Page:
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Friday, November 13, 2009

Moths & Cattles

(Photos taken in Orchid Garden Kuala Lumpur)
These are Moth Orchids, members of the genus Phalaenopsis.

These have succulent leaves and do not have pseudo bulbs, due to this reason they are not capable of storing food or water and may easily perishable when lacking water.
But again, too much water kills this plant, getting the right balance is very important.
Water not on the flowers (or any flowers) as it will cost the flowers to have short lifespan.
And avoid watering at the crown of the plant as that might also cause crown rot.
Just water the medium on the roots part only.

I found that a fan had been fixed just for this section of orchids especially the moth orchids. I guess air circulation is very much required for this type. (many of my photo's didn't turn up well as the flowers were constantly moving) So if you do buy this one, do place them were there is a good air movement taking place in your garden area.

Moth Orchid must be placed in indirect light area, they should not be placed under direct sunlight as it would damage the plant.

Also the healthy leaves for this types are dark green, the lime green or yellow means too much light. They need a lot lesser light compared to other sun lovers.

Its been said that if you place your hand against the source of light upon these orchid plant - you should find a indistinct shadow, any indication of sharp outlined shadow means that its in bright lighted area.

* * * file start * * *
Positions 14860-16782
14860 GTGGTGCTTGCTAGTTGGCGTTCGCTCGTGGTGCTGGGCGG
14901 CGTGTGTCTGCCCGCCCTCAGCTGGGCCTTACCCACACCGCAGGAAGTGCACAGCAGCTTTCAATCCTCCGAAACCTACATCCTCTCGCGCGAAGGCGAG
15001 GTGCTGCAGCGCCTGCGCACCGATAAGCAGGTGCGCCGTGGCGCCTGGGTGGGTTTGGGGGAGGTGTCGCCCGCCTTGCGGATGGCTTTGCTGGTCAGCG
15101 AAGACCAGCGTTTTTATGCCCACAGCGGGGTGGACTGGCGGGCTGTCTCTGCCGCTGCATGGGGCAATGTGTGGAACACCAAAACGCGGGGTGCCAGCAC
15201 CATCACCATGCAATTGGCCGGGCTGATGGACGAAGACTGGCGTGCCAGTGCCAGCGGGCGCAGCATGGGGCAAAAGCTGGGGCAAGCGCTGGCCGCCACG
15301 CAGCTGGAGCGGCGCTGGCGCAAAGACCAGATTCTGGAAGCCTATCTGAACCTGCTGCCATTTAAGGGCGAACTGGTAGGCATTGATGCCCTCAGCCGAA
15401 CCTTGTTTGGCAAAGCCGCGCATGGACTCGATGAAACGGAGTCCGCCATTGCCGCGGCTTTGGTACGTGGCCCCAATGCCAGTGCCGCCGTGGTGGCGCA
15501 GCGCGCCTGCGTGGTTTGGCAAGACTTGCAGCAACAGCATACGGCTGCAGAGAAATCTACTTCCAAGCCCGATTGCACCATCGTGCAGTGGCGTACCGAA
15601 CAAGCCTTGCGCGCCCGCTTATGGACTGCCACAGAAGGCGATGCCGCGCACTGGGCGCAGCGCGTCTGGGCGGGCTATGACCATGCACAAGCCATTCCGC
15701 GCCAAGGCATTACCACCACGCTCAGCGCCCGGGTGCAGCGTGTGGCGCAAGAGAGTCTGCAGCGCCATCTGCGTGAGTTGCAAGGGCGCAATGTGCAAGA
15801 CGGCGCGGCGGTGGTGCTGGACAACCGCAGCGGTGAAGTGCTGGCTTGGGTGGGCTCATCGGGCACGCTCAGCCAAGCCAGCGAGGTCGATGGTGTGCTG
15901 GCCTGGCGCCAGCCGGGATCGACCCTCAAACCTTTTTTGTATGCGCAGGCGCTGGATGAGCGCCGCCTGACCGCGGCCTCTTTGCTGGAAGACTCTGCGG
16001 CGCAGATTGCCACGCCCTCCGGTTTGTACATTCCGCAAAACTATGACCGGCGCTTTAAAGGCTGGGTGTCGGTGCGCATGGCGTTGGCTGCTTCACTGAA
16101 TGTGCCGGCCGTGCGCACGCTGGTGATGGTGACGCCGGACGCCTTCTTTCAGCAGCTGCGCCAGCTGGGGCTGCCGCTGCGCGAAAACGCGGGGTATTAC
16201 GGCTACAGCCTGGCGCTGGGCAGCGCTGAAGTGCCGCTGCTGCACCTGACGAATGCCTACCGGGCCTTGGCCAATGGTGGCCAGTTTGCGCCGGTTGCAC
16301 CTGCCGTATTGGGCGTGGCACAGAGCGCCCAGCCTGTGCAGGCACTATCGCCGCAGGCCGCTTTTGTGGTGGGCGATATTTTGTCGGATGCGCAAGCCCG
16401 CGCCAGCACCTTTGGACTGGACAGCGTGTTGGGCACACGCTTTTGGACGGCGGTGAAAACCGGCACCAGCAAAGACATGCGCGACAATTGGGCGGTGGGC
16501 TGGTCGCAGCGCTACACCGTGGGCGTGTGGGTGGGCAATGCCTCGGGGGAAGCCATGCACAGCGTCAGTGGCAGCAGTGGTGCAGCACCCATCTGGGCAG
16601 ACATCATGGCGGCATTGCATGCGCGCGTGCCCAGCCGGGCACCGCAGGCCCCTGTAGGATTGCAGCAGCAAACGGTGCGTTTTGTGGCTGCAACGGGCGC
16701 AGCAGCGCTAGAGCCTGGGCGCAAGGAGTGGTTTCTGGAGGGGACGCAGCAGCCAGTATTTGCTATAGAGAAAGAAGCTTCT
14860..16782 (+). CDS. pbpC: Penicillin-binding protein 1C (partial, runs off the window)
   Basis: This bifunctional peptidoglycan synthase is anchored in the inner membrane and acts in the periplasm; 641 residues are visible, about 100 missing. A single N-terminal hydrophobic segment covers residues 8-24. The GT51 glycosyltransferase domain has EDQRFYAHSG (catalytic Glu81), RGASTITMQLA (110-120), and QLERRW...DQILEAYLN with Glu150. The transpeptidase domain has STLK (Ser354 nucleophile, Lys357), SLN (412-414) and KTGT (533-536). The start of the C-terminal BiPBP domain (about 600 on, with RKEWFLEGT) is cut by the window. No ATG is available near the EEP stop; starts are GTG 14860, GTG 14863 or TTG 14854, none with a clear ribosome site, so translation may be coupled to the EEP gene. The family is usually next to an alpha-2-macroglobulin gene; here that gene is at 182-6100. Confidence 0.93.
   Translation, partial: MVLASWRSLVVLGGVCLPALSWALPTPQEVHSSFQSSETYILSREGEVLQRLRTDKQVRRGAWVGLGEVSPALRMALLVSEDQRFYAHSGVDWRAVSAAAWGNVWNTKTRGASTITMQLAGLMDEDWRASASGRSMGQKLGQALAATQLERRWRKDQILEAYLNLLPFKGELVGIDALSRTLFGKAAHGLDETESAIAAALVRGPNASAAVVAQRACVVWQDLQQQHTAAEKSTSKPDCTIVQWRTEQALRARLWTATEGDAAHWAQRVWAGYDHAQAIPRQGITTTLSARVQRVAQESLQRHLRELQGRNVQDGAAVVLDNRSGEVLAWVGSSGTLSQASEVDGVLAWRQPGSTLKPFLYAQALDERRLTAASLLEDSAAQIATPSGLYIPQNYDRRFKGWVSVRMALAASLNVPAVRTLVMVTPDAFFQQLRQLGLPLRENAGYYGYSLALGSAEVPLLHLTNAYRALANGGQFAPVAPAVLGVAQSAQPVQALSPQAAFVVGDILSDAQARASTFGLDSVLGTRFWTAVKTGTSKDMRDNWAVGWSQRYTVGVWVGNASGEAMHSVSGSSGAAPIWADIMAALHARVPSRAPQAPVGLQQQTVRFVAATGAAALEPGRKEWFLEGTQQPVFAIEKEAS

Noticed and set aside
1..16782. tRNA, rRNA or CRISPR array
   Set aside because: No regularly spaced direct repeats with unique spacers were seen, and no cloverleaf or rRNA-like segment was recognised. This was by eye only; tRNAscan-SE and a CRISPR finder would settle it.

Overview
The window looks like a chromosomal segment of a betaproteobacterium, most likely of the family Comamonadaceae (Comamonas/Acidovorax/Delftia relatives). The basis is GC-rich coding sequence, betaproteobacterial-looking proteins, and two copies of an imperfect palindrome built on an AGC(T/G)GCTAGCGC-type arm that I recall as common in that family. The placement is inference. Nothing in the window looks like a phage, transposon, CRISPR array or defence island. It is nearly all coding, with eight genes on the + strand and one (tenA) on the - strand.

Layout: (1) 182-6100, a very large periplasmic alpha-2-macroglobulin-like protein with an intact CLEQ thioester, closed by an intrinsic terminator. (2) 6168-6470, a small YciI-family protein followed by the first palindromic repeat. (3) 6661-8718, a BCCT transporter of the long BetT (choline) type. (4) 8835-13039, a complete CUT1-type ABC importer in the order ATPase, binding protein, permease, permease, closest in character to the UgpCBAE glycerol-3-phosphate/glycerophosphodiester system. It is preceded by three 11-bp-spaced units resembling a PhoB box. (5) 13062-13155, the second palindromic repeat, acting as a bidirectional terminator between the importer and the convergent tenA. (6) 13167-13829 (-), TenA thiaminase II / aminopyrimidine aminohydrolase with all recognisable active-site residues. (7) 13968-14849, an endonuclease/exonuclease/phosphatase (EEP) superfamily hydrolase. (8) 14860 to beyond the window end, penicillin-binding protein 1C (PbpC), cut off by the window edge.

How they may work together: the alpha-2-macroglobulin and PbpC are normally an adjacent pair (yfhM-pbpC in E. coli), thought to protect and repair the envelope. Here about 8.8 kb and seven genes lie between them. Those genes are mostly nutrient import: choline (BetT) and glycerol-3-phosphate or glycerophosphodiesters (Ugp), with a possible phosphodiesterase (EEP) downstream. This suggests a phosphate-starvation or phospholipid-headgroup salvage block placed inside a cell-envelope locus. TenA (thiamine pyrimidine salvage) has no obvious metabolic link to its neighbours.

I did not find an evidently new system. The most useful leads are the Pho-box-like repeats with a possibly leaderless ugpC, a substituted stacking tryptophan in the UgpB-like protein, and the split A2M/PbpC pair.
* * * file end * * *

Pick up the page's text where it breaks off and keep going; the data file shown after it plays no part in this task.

(small plant - RM5.00)
(Big plant - RM10.00)
Here you can see that these are potted using sphagnum moss as their media of choice. I guess this is only applicable for Moth Orchids, do not use sphagum moss for Vanda's or Cattleya's as they may cause root rot.
Even as you noticed this, these roots are slightly touching the moss & not totally submerged into it. You may notice that those roots which gone deep may have a slightly dried moss and the plant is been sprayed upon rather than watered.
(So, its tricky, what been said in books or tips given here & there may not really mean word for word - there are some consideration and exceptions.)
I don't have this type and had not tried it as its one of the expensive ones.
I might try this later and might buy the small potted plant ones (RM5) but as for now, my garden is overcrowded and I may need to sort & set my garden first before getting any new ones yet.

They are different from Moth Orchids but also a Phalaenopsis genes
known botanically as Phalaenopsis Tan Lee Moy(Batik x amboinensis).
I found its distinct name when checking for information.

These are known as Star of Bethlehem (Angraecum Sesquipedale)
also known as Christmas Star Orchid.
Its similar to Cattleyas flower but have more thicker succulent flowers.
There is a long interesting story about this orchid. This particular flower was discovered in Madagascar had a long spur and Darwin theorised that it should have a pollinator with its proboscis long enough to go thru the spur of this orchid to receive its nectar.